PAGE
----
What Is An Elevator Pitch?
An elevator pitch straddles the line between being a simple concept to understand and a challenging art form to truly master in practice.
The name says it all: pique a prospective benefactor’s interest in your idea, product, business plan or even candidacy for a job within roughly the span of an average elevator ride. Instead of memorizing a Shakespearean script, you only have to tell a witty cocktail party story. That’s where the elementary simplicity of the elevator pitch ends. You then have to narrow your spiel down to the essential enticing details you can smoothly weave into a handful of sentences from a sea of factoids, selling points and exhaustive, utterly fascinating research. All the while, the seconds you have to captivate your mark whiz past like bullets spewing from a machine gun.
No matter what you shill, uphold this single conditional statement as an infallible absolute: if you cannot find a way to explain something simply, you may not understand it yourself. That is exactly what sets the elevator pitch apart as the quintessential litmus test of an idea man’s mettle.
Elevator Pitch For A Business Plan
You have 60 seconds to define the problem your proposed business aims to tackle, describe your solution, paint a picture of your target market, identify your competition, introduce your team and present a financial summary alongside suggested milestones demonstrating your company’s traction.
When laying out your problem and solution, accept that you do not have to attack something massive. It just has to be a conundrum worth solving. Simple is fine. As long as you have a clear problem statement, you can focus your novel plan of attack on a single idea inspired by one plainly drawn issue within a few sentences or bullet points. Of course, your proposed solution must also take into account exactly who grapples with your specific problem, how many individuals are likely to buy into what your business would sell and how you envision that market as divided segments.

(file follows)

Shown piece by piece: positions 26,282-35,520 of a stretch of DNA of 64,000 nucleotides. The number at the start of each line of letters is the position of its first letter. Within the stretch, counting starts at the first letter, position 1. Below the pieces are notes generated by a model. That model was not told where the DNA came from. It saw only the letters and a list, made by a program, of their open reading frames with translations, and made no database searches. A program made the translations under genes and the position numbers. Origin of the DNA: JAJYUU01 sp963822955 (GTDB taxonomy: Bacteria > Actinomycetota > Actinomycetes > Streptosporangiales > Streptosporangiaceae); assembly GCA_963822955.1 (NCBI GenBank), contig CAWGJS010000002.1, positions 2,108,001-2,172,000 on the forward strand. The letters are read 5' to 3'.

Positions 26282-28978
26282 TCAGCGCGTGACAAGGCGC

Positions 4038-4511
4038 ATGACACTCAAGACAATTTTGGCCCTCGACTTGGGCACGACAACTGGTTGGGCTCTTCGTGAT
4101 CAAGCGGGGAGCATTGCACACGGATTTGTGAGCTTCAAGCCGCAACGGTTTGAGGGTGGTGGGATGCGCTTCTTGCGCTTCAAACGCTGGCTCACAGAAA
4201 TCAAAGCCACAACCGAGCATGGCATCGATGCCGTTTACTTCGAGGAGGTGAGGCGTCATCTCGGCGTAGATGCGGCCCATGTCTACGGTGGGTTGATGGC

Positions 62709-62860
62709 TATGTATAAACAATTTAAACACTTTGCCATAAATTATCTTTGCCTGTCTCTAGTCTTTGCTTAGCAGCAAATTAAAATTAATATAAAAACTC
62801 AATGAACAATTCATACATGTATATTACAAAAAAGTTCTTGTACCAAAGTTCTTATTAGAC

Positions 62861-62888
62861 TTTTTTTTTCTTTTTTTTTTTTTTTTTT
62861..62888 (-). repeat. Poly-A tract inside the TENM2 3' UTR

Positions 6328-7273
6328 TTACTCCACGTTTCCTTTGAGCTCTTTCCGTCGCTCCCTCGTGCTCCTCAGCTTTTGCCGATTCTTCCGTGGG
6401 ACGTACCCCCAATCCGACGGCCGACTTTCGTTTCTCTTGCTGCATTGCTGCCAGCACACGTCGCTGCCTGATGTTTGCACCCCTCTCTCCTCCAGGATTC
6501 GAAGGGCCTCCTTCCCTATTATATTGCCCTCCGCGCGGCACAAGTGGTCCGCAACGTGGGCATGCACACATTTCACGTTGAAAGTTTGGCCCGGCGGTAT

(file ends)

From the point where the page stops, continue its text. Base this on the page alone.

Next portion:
Next, you have to know who else will assuredly be vying for the same market’s attention and money with alternative solutions. More than likely, that will also inform how you describe each member of your team, what everyone brings to the table and which positions are still awaiting the ideal man or woman for the job ahead. Your financial summary likely won’t amount to much more than who pays your company’s bills and what expenses you anticipate, but that doesn’t make it any less important to your pitch. After all, that will lead into discussing how you plan to achieve your explicitly stipulated goals and on what manner of timeline. That’s the clinching element that punctuates your statement that you have taken this idea seriously enough to bring some immersive thought to bear behind it.
Elevator Pitch For A Sales Rep
For the love of Don Draper, abandon your notions of ‘impressing’ a prospect. No matter what you say, you stand apart from or above nobody. It makes no difference in the long run how many million-dollar names and loaded corporate buzzwords you drop. In essence, you have probably managed to insinuate your own superiority by coming across as some self-styled intimidator. It’s all fun and games until the Chihuahua barks incessantly at an English Mastiff and realizes just how ineffectual and irritating its yapping can be.